A=8.68 αl

l being length of module 10, α being the attenuation factor for module 10.

P=(β-β0)l

β and β0 being phase factors for module 10 and air, respectively.

The attenuation and the phase shift of antenna signal 38 are then used by a moisture determiner 46 to determine the moisture content of module 10.

Moisture determiner 46 uses the following equations to determine the moisture content of module 10. In these equations, A is attenuation, P is phase shift, W is moisture content, and M is the elementary mass of module 10. Equations 1 and 2 are integrated to produce equations 3 and 4. The moisture content, W, is then calculated. ##EQU4##

A number of optional features can be added to device 26 in order to increase the accuracy of moisture measurements. Preferably, attenuation unit 40 includes an attenuator 48. The function of attenuator 48 is to attenuate antenna signal 38, so that antenna signal 38 becomes an attenuated antenna signal 50. A coupler 52 then splits attenuated antenna signal 38 into two portions. A first portion of attenuated antenna signal 50 goes to phase shift determiner 44. A second portion of attenuated antenna signal 50 preferably goes to attenuation measurer 42. Attenuation measurer 42 preferably determines the difference between the amplitude of attenuated antenna signal 50 and the amplitude of a constant reference signal 54. The difference between these two amplitudes determines the extent to which attenuator 48 attenuates antenna signal 38, so that the attenuation of antenna signal 38 is kept substantially constant. Such constancy is required for the proper operation of phase shift determiner 44 (see below).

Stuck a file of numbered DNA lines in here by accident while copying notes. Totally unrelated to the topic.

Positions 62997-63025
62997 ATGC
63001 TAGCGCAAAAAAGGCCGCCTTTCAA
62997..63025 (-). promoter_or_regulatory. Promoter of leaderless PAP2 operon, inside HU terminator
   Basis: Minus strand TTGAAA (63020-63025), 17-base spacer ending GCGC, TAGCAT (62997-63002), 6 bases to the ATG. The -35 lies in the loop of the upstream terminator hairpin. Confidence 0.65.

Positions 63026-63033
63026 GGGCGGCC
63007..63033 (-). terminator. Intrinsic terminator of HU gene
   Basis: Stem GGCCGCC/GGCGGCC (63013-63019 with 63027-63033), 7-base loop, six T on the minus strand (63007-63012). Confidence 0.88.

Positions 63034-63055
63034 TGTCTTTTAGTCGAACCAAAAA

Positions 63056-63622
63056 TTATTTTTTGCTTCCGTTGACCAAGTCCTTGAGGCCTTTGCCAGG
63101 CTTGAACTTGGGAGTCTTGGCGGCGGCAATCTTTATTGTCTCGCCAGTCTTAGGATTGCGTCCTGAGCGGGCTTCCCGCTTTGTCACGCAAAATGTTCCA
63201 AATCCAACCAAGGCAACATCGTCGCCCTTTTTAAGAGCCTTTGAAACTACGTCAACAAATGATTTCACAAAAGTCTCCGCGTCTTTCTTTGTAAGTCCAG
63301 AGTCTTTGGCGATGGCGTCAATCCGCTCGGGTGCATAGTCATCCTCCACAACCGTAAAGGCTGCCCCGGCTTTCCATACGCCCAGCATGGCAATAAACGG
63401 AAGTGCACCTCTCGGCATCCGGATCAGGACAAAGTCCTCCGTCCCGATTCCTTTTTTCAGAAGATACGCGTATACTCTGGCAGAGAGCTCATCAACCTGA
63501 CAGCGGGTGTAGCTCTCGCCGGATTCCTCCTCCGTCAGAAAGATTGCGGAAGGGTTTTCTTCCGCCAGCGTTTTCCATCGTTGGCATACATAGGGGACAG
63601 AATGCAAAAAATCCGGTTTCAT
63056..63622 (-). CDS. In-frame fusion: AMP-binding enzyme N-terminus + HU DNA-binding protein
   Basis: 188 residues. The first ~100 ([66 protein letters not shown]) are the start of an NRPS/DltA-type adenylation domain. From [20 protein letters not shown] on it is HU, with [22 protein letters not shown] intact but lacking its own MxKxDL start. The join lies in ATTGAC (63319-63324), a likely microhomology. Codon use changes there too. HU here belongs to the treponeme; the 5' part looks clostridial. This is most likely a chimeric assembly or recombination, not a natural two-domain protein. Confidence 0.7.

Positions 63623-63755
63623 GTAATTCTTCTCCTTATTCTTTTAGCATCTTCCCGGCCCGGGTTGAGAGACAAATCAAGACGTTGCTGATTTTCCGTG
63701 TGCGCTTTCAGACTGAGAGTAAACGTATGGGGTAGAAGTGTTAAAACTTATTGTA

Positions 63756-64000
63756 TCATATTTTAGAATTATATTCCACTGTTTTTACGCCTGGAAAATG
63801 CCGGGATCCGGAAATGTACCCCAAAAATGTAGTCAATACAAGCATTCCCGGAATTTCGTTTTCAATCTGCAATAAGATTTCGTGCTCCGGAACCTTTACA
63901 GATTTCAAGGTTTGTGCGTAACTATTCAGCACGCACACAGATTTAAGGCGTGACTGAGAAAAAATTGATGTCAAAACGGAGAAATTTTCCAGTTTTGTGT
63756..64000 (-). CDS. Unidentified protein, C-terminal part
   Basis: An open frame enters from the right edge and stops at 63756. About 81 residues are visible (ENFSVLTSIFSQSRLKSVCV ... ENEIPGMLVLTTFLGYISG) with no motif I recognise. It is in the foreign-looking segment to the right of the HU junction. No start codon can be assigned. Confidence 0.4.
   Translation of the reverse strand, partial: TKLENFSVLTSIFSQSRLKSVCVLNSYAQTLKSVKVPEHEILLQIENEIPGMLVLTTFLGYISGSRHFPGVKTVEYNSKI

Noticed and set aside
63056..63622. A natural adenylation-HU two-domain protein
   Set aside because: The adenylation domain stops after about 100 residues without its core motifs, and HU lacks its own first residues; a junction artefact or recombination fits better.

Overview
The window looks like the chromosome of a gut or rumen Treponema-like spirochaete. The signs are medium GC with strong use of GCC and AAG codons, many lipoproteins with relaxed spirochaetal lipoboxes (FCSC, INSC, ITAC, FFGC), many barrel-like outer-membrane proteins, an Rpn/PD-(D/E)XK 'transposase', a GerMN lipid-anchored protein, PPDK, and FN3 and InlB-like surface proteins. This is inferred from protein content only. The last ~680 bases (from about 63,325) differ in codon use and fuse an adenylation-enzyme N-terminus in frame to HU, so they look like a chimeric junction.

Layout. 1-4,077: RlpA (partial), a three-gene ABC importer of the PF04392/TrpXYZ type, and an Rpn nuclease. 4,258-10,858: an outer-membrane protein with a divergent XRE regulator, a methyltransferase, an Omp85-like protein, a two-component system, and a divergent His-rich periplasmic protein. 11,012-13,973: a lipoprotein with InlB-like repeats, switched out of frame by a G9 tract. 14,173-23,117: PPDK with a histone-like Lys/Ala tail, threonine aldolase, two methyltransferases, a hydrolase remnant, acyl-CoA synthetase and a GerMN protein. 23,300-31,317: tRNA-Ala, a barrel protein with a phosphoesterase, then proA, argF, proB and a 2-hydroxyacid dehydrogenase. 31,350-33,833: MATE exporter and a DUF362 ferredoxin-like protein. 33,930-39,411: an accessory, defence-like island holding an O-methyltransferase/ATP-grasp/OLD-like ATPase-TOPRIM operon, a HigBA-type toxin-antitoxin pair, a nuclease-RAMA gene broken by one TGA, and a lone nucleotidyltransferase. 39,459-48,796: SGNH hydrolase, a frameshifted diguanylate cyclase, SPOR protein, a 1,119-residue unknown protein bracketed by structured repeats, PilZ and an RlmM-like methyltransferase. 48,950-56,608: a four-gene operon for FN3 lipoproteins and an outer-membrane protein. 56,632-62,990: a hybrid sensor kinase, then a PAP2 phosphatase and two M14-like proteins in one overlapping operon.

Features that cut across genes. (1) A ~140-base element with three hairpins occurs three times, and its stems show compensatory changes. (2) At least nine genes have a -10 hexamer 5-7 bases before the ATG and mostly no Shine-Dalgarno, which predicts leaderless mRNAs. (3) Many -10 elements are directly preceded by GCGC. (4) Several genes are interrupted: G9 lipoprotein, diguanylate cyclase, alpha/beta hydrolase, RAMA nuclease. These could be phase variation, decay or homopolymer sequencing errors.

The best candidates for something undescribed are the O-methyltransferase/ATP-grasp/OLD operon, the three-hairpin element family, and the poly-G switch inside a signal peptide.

As noted above, phase shift determiner 44 determines the difference, or phase shift, between the phase of source beam 32 and the phase of exit beam 34. Phase shift determiner 44 preferably includes a mixer 56, which outputs a signal which is proportional to the phase shift between source beam 32 and exit beam 34, as represented by antenna signal 38. In order for mixer 56 to receive a portion of source beam 32, microwave radiation source 28 preferably includes a second coupler 58, for splitting source beam 32 into two portions. A first portion of source beam 32 is directed through module 10 as described above. A second portion of source beam 32 is directed to mixer 56.